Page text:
of the school and cost ftr tafit In both the
Englishand Hawaiian schools.
AYwrcr, mat tnis association nesiret to
put upon record its high appreciation of the
munificent bequest of the late Mrs. C. R. His
hop for the education of both boys and girls in
thit island, and the earnest wish of this associa
tion that the trustees to be appointed shall to
draft these Kamchamcha Schools on the pres
ent public school system, that (hey shall be a
privilege not a charity; the pupils In these
schools to be selected from the most promising
in the other schools of the kingdom.
A paper on the preparation of the primer
wat read hj the president whobelieted in teach
ing children by object lessons as they are first
taught by the mother. On motion the yearly
fee of one dollar received from each member
of the association wat set aside to purchase
educational books for the use of Hawaiian
teachers. On motion Messrs. Mackintosh,
Oleson and I orbes were appointed as a com
mittee to draft a " Moral Primer" to be pres
ented before the association. The contention
then adjourned, after a vote of thanks to the
Vra ito VtihUeo,
We call attention to our adtcrtisement of a
cane terliluer which has been Tor some time
running in the Press. This chemical prepara
tion has the endorsement of higUauthority and
those who hate cane to plant, or planted cane
that needs to be manured, will do well to call
on Messrs. T. II. Davies & Co. for full partic
Messrs Castle & Cooke call the attention of
those who are seeking life insurance to the
valuable non-forfcitablc policy of the New
England Mutual Life Insurance Cn. of Iloston,
whose agents for tlicfe islands they are.
A new- time table for the steamers of the
Inter Island Steam Navigation Co. (Limited)
may be found under bead of New Ads. on our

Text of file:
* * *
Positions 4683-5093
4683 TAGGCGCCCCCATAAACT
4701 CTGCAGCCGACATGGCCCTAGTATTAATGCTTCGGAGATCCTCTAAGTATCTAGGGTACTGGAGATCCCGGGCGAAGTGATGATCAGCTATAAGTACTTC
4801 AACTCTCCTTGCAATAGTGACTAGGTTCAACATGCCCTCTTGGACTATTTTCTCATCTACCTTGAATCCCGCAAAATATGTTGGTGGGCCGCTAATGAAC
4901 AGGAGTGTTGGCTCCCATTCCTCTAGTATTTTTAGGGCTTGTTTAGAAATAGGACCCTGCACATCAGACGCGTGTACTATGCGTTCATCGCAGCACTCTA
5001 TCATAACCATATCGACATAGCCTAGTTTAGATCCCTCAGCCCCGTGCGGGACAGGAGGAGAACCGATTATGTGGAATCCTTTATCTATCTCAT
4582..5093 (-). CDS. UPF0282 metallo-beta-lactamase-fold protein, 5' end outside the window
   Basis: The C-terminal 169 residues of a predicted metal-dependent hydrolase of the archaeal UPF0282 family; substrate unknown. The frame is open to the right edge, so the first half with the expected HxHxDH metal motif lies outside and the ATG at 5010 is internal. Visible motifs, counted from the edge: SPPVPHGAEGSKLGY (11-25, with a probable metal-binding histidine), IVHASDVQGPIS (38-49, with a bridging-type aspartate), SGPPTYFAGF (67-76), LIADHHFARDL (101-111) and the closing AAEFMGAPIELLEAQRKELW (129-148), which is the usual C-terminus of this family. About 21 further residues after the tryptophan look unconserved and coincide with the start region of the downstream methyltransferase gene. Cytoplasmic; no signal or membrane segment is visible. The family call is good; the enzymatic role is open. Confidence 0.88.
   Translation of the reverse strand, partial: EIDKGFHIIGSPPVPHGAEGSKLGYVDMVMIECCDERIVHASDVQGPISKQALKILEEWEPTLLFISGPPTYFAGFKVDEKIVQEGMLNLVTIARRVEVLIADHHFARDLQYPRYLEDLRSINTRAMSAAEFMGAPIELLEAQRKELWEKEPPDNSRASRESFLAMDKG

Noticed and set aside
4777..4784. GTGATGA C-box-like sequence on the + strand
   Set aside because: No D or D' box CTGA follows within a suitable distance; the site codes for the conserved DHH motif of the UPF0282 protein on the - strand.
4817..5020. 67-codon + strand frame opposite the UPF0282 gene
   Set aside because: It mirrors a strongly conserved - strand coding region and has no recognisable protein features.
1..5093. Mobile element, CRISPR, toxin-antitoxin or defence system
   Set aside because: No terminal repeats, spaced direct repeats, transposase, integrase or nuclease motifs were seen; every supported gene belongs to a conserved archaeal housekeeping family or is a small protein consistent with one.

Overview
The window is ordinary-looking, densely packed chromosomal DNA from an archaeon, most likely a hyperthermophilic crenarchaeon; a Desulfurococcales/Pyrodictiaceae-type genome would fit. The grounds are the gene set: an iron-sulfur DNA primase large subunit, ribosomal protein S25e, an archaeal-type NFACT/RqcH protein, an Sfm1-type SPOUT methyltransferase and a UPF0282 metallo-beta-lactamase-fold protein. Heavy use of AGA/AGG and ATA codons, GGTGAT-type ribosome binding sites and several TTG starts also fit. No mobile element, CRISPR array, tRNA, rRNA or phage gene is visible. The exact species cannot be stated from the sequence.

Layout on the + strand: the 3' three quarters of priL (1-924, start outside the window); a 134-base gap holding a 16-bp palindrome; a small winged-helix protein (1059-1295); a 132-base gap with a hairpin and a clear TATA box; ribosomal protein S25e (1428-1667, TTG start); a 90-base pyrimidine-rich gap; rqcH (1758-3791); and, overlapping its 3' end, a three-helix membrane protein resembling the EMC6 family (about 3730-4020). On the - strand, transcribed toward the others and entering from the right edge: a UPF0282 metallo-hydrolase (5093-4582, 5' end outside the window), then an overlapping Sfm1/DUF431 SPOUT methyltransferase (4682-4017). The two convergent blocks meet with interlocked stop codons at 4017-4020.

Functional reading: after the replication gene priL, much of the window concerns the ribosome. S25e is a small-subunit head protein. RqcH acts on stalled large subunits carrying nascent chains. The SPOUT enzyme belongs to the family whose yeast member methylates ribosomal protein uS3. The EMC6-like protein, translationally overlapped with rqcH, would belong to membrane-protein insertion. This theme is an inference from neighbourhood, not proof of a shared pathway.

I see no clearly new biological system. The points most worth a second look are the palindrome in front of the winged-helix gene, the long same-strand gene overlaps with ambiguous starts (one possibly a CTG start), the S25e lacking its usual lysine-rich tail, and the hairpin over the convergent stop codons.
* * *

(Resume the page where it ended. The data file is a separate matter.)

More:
second page. Hereafter, it will be found
regularly under the usual Shipping head in the
.The Harden Hand Grenade, which wat suc
cessfully exhibited this neck, advertises in this
issue a testimonial from a leading San Tran
cisca mercantile firm.
Under the head of Ily Authority, in this
issue, is an important advertisement from the
minister of the Interior for tenders to construct
the new water works.
As mat be seen, by gtancing at our new
advertisements, on the second page, Mr. II.
Lose ami Mr. E. Muller are authorized to sign
the firm name for Messrs. H. Hack field &. Co.
Mr John Russell of the Fashion shoe store,
San Francisco, calls the attention of old and
and new Honolulan pations to the excellent
goods he otTers, and refers among others, to
Doctor McAllister V M. R. Hollister, Mr.
E. R. Hendry, of ,m tr,, Mr. George King
ol Maui and the edits . of this paper.
TkeXar falSrr Lyman.
The pastingyears are fast lessening the num.
ber of pioneer missionaries to the Hawaiian
Islands. Only two years ago, Titus Coan, the
famous missionary evangelist, closed his eyes in
death in his beloved Hilo, the scene of his Pen
tecostal labors. Now we have to chronicle the
death of a man who, peculiarly endowed for
hit difficult task, wrought no less successfully
in the moral and intellectual training of Ha
waiian youth in the missionary boarding-school
at Hilo, To those who are conversant with
Ihe records of missionary effort among Hawai
ian!, the influence of this school at an evan
gelical center, and as a nursery of Christian
belief and character, is recognitor! as having
been deeper and more far-reaching than that of
almost any other missionary force employed.
For forty-five years, David lielden Lyman,
as principal of that missionary institution, left
the impress of his own high character on the
minds aud hearts of nearly a thousand choice
Hawaiian youth, many of whom aie to-day
pastors in the churches, missionaries among the
MicronctUnsand Marquesans, leading lawyers,
planters, and men of affairs.while in every little
community a the Urge Island of Hawaii, the
men who stand for righteousness and are the
life of the native churches in Ihe present criti
cal period, are those who received their train
ing at Hilo. It Is only an Instance of hit pene
trating foresight and rare good judgemeu,!, that
when Ihe school was established in lSj6, and
the first students came naked, with all their
acatcn habits clinging to them, he stood almost
alone in the sanguine belief that it would prove
a permanent factor in the religious hittury and
life of the native race. Well had It been fur
the present and coming generation of llawal.
lint if others had caught hit sanguine spirit
and more such schools had been cstabliihed.
In striking ways, this remarkable man's car
eer was that of tbe typical missionary, A
classmate of Professor Psak la Andover, and
a graduate of Williams, of no mean rank, he
deemed it no watte of capital, acquired by
years of scholarly pursuit, lo( consecrate hit life
to the work of evangelising a grossly heathen
people. Such consecration signified no lack